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Online students : relationships between participation, demographics and academic performance

Coldwell, Jo, Craig, Annemieke, Paterson, T. and Mustard, Jamie 2008, Online students : relationships between participation, demographics and academic performance, Electronic journal of e-learning, vol. 6, no. 1, pp. 19-30.

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Title Online students : relationships between participation, demographics and academic performance
Author(s) Coldwell, Jo
Craig, Annemieke
Paterson, T.
Mustard, Jamie
Journal name Electronic journal of e-learning
Volume number 6
Issue number 1
Start page 19
End page 30
Publisher Management Centre International
Place of publication Reading, England
Publication date 2008
ISSN 1479-4403
Keyword(s) culture
diversity
online learning
participation
Summary Using information technology to support teaching and learning is becoming ubiquitous in tertiary education. However, how students participate and perform when a major component of the learning experience is conducted via an online learning environment is still an open question. The objective of this study was to investigate whether any relationships existed between the participation, demographics and academic performance of students in an information technology course that was taught wholly online. Tracking data generated by the online learning environment was collected throughout the semester. Through a detailed analysis of this tracking data it was found that a relationship existed between students' participation in the online learning environment and their performance, as measured by final results in the course. Relationships also existed between gender, nationality, participation and performance. However, there was no relationship between age and performance and participation. These findings suggest that when designing online learning for a diverse population, student demographics should be taken into account to maximise the benefits of the learning experience. The results also suggest that the tracking data can be used as an early indicator of students who are likely to fail the course since lack of participation early in the semester is indicative of lower outcomes in the course. Being able to identify such students allows staff to take remedial action proactively rather than reactively in the latter part of the semester.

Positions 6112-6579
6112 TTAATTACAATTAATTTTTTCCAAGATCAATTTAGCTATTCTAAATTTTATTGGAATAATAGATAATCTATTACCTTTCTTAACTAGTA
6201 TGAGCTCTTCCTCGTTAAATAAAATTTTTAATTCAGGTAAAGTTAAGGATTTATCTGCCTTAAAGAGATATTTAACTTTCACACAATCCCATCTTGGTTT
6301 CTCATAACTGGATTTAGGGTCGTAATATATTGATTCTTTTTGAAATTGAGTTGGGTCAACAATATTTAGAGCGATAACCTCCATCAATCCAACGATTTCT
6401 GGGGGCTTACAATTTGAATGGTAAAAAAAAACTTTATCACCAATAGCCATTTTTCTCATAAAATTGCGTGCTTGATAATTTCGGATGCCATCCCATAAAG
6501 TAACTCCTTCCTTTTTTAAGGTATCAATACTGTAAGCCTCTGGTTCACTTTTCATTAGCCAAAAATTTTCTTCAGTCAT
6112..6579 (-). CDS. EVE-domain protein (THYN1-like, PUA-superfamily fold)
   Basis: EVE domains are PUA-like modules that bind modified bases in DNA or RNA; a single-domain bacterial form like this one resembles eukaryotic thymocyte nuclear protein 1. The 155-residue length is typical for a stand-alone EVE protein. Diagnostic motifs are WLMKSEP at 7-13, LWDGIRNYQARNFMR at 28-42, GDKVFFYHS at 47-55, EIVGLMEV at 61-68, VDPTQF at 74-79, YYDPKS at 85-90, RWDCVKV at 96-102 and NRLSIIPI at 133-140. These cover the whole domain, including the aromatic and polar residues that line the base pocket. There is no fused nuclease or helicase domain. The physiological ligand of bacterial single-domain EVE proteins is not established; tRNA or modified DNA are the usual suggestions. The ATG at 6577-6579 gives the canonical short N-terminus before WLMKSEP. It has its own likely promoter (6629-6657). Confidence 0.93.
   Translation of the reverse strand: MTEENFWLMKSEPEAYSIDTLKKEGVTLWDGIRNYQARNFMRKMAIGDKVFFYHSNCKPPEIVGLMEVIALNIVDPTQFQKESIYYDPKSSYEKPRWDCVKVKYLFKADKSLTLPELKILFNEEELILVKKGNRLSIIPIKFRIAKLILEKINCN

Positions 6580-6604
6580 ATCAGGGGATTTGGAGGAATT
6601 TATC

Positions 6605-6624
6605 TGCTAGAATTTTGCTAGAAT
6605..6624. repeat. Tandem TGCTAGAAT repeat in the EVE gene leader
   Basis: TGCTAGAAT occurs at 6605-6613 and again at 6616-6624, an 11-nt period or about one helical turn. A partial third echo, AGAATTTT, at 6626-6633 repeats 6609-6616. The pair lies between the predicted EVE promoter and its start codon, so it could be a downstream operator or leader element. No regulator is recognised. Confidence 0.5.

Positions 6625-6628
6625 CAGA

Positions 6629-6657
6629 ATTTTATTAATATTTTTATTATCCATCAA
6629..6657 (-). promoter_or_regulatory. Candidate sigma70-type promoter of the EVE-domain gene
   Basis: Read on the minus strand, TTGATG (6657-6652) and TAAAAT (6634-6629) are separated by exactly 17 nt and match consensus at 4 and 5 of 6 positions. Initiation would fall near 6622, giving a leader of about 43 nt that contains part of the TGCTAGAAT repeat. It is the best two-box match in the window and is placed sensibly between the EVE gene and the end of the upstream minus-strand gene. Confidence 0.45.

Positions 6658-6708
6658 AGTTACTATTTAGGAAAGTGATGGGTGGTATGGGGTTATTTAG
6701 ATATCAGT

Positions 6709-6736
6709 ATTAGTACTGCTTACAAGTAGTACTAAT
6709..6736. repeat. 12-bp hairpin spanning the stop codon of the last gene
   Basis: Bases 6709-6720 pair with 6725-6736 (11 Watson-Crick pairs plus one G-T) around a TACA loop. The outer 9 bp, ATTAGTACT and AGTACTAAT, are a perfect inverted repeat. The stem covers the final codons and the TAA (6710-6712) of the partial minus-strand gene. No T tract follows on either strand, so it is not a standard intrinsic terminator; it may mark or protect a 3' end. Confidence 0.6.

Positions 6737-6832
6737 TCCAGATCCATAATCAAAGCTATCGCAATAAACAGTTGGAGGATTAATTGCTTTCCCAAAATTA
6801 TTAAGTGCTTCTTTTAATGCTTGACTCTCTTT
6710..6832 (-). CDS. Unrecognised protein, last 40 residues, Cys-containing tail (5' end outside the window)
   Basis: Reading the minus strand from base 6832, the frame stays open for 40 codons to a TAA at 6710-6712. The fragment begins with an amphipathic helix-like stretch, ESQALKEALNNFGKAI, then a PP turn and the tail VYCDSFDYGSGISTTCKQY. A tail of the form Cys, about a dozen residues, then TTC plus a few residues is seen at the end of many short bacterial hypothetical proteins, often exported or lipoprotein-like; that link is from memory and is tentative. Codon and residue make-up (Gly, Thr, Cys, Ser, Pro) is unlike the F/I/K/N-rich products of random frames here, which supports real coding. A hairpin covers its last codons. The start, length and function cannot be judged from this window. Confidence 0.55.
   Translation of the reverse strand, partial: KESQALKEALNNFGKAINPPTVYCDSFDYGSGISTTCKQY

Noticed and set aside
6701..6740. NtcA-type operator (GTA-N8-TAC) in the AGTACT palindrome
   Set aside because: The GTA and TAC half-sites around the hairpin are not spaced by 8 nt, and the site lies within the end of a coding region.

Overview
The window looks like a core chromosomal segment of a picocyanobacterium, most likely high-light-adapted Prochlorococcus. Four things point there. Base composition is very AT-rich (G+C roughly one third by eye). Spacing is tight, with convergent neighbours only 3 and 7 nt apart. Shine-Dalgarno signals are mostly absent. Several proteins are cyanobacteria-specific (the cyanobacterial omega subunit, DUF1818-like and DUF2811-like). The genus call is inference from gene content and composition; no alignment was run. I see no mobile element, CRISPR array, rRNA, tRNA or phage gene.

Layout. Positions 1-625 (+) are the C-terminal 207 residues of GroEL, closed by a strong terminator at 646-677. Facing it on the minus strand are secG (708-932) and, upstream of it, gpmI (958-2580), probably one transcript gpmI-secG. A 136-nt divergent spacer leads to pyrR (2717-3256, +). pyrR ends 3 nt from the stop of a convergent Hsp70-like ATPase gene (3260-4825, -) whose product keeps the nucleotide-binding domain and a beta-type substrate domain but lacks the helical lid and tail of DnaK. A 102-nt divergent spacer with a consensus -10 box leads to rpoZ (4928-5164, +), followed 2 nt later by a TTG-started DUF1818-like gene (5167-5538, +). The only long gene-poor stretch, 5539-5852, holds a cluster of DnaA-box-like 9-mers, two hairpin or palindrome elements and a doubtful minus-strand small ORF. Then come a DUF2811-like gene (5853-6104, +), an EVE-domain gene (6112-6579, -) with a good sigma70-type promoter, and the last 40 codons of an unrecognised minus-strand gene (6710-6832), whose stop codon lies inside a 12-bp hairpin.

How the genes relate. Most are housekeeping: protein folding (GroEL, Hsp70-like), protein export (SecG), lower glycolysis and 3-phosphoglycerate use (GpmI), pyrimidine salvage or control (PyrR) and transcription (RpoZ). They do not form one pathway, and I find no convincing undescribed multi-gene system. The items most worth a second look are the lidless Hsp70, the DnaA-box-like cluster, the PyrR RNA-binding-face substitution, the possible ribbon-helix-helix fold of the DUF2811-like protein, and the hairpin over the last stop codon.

Language eng
Field of Research 089999 Information and Computing Sciences not elsewhere classified
HERDC Research category C3 Non-refereed articles in a professional journal
ERA Research output type C Journal article
Copyright notice ©2008, Academic Conferences
Persistent URL http://hdl.handle.net/10536/DRO/DU:30017242

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Every reasonable effort has been made to ensure that permission has been obtained for items included in DRO. If you believe that your rights have been infringed by this repository, please contact drosupport@deakin.edu.au.